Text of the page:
Naturally, the boat contained three fewer seats than there were people. After a little scrambling and rearranging, we managed to make it work, and we all dutifully clipped on our life jackets as the boat started moving. As we got further out into the lagoon, we started to see a little evidence of the bioluminescence in the wake behind the boat. Within a few minutes, the driver cut the engine and started talking. He explained that it was no good trying to photograph it, so we should just enjoy ourselves. Then he explained that the more we moved, the more it would glow. Then he told us to get in!

We were lucky we happened to have timed our trip for a new moon, so there was barely any light pollution on the lagoon. We all started getting organised to get in the water, and most of us kept our life jackets on so that we could float around rather than having to tread water.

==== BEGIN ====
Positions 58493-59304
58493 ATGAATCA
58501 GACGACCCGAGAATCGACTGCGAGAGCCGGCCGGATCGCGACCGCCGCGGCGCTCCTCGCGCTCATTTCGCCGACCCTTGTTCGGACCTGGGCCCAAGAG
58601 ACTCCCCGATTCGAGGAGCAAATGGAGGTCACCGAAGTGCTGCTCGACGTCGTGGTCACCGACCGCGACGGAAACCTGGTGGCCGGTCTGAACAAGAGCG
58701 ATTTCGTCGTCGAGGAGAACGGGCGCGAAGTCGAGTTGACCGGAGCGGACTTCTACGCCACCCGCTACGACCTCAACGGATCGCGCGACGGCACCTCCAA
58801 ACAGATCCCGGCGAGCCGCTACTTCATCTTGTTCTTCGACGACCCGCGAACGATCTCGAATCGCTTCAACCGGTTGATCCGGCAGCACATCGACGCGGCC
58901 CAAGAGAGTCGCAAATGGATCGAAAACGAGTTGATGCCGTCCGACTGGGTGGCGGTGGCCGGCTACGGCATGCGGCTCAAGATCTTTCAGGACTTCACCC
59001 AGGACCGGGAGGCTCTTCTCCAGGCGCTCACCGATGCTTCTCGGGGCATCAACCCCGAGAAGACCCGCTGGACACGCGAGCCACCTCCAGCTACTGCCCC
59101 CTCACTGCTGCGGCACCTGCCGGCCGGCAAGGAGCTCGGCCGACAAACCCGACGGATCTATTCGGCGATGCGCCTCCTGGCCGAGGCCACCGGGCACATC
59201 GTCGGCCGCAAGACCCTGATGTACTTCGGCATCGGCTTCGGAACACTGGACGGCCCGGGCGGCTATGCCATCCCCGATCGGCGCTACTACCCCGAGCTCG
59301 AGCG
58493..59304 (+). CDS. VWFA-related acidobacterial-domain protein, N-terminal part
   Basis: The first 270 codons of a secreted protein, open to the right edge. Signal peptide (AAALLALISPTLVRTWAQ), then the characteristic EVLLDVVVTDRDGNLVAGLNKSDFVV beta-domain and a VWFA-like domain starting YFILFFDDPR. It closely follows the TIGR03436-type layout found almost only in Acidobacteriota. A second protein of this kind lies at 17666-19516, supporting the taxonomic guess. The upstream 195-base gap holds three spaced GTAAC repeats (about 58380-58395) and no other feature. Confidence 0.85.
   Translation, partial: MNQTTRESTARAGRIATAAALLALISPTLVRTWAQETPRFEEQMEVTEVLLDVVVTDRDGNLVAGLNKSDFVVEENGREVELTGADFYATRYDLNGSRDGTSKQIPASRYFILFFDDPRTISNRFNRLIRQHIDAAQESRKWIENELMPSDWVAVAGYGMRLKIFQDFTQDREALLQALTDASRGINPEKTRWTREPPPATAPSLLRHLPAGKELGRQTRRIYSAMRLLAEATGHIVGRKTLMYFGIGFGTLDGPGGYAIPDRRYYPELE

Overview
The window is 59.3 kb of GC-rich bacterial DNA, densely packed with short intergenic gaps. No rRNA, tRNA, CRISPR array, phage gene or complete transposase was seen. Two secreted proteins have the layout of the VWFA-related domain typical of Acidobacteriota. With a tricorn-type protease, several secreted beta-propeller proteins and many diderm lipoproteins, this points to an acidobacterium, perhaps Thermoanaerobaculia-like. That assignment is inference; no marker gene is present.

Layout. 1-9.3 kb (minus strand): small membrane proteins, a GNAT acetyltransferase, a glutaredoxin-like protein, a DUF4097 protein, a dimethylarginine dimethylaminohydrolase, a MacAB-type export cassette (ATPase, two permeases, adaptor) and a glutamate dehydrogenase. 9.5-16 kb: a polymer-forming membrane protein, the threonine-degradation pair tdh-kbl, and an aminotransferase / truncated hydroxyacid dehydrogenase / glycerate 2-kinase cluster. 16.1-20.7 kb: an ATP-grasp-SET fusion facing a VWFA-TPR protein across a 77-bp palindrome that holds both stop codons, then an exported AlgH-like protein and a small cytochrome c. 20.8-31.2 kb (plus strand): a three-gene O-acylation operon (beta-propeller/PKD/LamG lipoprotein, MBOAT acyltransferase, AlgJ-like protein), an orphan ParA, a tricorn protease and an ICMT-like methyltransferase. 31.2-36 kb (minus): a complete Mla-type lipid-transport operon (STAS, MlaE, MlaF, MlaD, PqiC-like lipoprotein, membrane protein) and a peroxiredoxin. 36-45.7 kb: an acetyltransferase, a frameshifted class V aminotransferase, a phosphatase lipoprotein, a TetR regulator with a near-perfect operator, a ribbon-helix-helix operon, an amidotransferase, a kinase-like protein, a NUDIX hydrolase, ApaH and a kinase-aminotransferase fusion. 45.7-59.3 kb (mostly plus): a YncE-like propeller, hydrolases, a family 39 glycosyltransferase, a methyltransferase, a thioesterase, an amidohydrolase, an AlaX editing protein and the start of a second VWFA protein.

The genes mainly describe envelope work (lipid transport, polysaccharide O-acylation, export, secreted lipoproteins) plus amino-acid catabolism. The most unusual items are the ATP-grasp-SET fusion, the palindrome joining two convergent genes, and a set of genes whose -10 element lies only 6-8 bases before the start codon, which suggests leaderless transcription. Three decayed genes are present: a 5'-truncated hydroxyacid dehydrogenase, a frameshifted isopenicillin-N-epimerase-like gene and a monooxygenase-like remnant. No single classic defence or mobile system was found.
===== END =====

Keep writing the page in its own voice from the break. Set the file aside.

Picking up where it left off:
Zev and I jumped in. It was unbelievable. It was like swimming in the inside of a glowstick. Every time we agitated the water, it would light up. We paddled around and floated, sometimes staring like idiots at the water, sometimes staring like idiots at the stars. We couldn’t believe the number of people on the tour who chose to stay in the boat! The water was like bath water, and we had life jackets, so I can’t think of a good reason not to get in.